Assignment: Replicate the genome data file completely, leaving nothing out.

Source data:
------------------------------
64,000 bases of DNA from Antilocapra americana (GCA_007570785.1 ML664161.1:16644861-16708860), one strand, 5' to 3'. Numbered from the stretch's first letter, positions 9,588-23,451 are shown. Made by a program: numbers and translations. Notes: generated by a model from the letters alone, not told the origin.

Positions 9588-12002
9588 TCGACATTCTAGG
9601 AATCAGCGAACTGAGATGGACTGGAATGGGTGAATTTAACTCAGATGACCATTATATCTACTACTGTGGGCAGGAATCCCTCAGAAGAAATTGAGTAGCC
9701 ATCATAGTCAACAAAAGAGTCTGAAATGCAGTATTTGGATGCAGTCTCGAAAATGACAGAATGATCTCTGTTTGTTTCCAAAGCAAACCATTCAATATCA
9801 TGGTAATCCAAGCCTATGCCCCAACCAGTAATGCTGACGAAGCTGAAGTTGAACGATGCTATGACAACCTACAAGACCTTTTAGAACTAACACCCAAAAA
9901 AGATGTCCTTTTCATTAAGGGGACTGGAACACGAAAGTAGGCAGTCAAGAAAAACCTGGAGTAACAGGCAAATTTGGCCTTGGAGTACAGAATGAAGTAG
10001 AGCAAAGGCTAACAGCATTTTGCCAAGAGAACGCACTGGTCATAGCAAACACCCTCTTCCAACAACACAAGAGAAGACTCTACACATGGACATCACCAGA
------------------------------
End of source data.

64,000 bases of DNA from Antilocapra americana (GCA_007570785.1 ML664161.1:16644861-16708860), one strand, 5' to 3'. Numbered from the stretch's first letter, positions 9,588-23,451 are shown. Made by a program: numbers and translations. Notes: generated by a model from the letters alone, not told the origin.

Positions 9588-12002
9588 TCGACATTCTAGG
9601 AATCAGCGAACTGAGATGGACTGGAATGGGTGAATTTAACTCAGATGACCATTATATCTACTACTGTGGGCAGGAATCCCTCAGAAGAAATTGAGTAGCC
9701 ATCATAGTCAACAAAAGAGTCTGAAATGCAGTATTTGGATGCAGTCTCGAAAATGACAGAATGATCTCTGTTTGTTTCCAAAGCAAACCATTCAATATCA
9801 TGGTAATCCAAGCCTATGCCCCAACCAGTAATGCTGACGAAGCTGAAGTTGAACGATGCTATGACAACCTACAAGACCTTTTAGAACTAACACCCAAAAA
9901 AGATGTCCTTTTCATTAAGGGGACTGGAACACGAAAGTAGGCAGTCAAGAAAAACCTGGAGTAACAGGCAAATTTGGCCTTGGAGTACAGAATGAAGTAG
10001 AGCAAAGGCTAACAGCATTTTGCCAAGAGAACGCACTGGTCATAGCAAACACCCTCTTCCAACAACACAAGAGAAGACTCTACACATGGACATCACCAGA